When I sold my Defender
This is the sad story of the sale of one of the finest vehicles I’ve owned, or that anyone could own for that matter. Of course, that would be a Land Rover Defender 110. I say ‘sale’, but while money changed hands, I don’t like to think of it as a sale any more than you’d sell a much-loved dog. A Land Rover, particularly a modified one, really needs to go to a good home, not to some random person who will drive it but not own it. They’re a special breed, Defenders, and owners need to accept the shortcomings of the design to fully enjoy the many advantages. I felt it my duty to explain this best as I could to the uninitiated, which described pretty much everyone who express an interest in the car..
I was actually out on a test drive doing just that with a Nissan owner and his wife when the phone rang. I’m sure Mrs and Mrs Nissan thought it was a pressure tactic, but it was actually just chance. On the line was an experienced Landie owner whose offer I’d previously rejected as too low. He was now offering more, having borrowed money – as you would for Defenders – but in fairness I had to give first refusal to Mr and Mrs Nissan who were clearly torn between the Defender and a Landcruiser LC100. I told Mr Landie I’d call him back soon as the Nissans decided. It took them until the next day, but they decided, regretfully, to go for the Landcruiser they had their eye on. I wished them all the best, hung up, and flicked my phone over to the most recent incoming call list. Third from the top was Mr Landie’s number with a cheery but anonymous icon for his face. Now was the time. Just the one press, then no going back. I sighed, and tapped his name. We spoke, briefly. My sadness was leavened only slightly by his evident joy in securing the car, and while the Defender was going to a home full of Landies it would have been nice for it to have converted other people to the joys of Land Rovers. C’est la vie. Or as we say in Australia, stuff it.
As I hung up – well, ended the call it being a mobile, how long will that phrase endure – I felt another sense of finality, similar to when I’d first made the decision to sell and just recently when I pressed the call icon. Now I’d committed, agreed terms. Sure, before then the car had been cleaned, prepared, advertised, roadworthied, but it was still mine, still sitting in the driveway. Not yet gone. But now, with that phonecall, it wasn’t quite mine any more, and not even the thought of the money could quite erase a sense of loss.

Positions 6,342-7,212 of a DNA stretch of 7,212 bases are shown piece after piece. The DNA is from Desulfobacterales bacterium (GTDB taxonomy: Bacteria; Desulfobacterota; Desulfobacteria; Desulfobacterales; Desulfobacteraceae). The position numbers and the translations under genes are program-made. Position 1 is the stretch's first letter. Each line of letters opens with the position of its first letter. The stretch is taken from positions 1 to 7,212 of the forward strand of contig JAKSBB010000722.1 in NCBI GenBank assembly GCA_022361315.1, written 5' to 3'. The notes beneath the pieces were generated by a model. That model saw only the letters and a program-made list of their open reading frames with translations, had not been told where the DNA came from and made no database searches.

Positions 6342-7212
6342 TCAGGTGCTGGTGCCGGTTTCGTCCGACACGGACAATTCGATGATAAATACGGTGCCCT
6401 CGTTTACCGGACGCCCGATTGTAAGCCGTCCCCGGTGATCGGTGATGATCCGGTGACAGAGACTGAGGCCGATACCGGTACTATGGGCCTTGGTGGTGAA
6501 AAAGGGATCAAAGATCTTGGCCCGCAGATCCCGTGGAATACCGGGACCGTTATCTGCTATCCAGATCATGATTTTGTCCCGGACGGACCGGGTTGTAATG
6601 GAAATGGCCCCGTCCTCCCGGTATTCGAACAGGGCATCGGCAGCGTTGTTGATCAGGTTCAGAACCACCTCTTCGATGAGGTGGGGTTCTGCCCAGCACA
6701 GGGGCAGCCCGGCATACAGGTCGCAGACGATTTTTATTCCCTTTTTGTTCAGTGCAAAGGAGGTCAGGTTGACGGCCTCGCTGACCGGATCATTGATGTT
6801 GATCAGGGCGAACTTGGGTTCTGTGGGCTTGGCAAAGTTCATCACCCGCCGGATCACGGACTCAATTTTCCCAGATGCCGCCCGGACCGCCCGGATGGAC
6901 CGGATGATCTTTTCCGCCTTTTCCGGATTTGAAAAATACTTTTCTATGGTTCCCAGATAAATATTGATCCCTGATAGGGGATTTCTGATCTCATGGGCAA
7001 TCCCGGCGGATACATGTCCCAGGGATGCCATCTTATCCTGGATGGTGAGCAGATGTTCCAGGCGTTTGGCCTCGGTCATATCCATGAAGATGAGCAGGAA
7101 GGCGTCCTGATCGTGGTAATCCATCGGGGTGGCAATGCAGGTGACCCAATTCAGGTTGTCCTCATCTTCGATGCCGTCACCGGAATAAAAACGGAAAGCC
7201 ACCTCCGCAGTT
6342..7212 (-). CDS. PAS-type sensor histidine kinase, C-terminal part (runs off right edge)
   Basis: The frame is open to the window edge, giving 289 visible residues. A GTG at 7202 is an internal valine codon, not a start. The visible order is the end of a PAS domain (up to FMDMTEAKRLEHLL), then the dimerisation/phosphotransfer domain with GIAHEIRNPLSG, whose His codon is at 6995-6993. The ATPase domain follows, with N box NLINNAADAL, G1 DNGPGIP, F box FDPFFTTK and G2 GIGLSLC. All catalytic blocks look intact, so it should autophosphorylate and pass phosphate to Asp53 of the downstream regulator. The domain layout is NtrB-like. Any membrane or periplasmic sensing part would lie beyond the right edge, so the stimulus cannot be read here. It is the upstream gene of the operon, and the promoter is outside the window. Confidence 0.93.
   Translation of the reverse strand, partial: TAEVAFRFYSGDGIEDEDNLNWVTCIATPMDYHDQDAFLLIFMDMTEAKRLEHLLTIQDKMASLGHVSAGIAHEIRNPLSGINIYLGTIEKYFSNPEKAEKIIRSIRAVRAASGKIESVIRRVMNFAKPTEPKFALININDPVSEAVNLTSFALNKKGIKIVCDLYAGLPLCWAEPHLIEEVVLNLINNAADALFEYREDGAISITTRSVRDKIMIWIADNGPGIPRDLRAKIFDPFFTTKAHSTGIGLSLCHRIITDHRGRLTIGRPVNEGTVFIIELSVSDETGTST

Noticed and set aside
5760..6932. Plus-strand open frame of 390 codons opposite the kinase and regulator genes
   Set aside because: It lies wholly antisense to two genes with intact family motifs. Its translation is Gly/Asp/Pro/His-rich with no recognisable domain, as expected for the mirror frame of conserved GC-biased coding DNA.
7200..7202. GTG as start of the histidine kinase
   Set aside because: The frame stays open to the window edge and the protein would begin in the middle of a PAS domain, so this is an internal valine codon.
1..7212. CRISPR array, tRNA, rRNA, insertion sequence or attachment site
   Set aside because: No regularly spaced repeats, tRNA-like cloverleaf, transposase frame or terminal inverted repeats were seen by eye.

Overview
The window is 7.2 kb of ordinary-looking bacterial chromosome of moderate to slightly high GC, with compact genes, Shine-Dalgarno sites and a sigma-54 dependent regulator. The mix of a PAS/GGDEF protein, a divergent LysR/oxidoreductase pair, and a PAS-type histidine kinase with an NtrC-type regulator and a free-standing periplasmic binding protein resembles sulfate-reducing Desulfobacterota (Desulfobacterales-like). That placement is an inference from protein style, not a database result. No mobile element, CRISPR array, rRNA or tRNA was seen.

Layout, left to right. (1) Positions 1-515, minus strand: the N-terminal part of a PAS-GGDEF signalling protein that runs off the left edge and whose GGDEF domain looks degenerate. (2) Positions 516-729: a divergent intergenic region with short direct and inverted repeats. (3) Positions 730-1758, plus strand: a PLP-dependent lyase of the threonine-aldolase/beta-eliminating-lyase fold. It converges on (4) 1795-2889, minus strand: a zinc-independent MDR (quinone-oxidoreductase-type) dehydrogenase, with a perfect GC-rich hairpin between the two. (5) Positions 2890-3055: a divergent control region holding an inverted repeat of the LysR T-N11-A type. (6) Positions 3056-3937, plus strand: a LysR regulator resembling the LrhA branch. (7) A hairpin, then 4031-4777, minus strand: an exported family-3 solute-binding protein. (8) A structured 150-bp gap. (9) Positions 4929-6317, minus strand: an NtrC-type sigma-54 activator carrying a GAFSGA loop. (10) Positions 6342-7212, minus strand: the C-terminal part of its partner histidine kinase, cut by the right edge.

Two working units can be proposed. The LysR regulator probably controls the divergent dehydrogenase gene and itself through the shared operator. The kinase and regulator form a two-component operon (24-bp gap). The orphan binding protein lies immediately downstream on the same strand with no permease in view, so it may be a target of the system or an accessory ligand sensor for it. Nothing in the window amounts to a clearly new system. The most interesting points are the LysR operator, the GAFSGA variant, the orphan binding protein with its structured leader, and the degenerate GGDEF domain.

The day of the handover arrived, and I was out early, polishing the Defender as the new owner had bought it sight unseen. The car was now the cleanest and most presentable it had been since I picked it up some nine years and 210,000km previously, and I could use the rest of the magazine on where it’d been and the memories it gave us. But this story is about the sale, not nostalgia.
After all this time the only fault was the aircon, which I’d declared on the advert so had no conscience worries about leading buyers astray. It was a good car, honest, clean and reliable. It was selling for a little more than the normal for its age, but that was because of the large folder full of service history and all the accessories. “Service history” in Australia tends to mean “yep she’s been serviced” as opposed to actual documents, but for me if you can’t prove the care, it hasn’t happened.
I gave the Defender a final once-over, and went inside to await the doorbell. In due course it rang, and standing there was the new custodian of the Defender. He gave the car a decent check over, we signed the necessary paperwork, the all-important cheque was presented – which felt like thirty pieces of silver – and I ran him through the car, how all the accessories worked, where all the auxiliary controls were hiding, stashes of spare fuses, tricks with doors and so on. It felt rather like explaining to another bloke the pleasure points of your wife, but more greasy and discussing different tools. Might leave that one there. But the handover had to be done, otherwise it wouldn’t be right, wouldn’t be proper and that’s somehow important. I think ceremonies, however informal, help us through emotional times. Was I prolonging the handover? Not consciously, but I could have done it quicker.
Then all of a sudden there was nothing left to do. Monies transferred, forms completed, pleasantries exchanged and the Defender was ready to go, and there was one of those moments where everyone realises the business has been transacted and it is time to move on. I shook the new owner’s hand, stood back, watched him climb into the Defender and fire the TD5 into life. It purred, as usual. He engaged first gear and smoothly drove the car down the drive, into the road, around the corner and out of our lives, forever.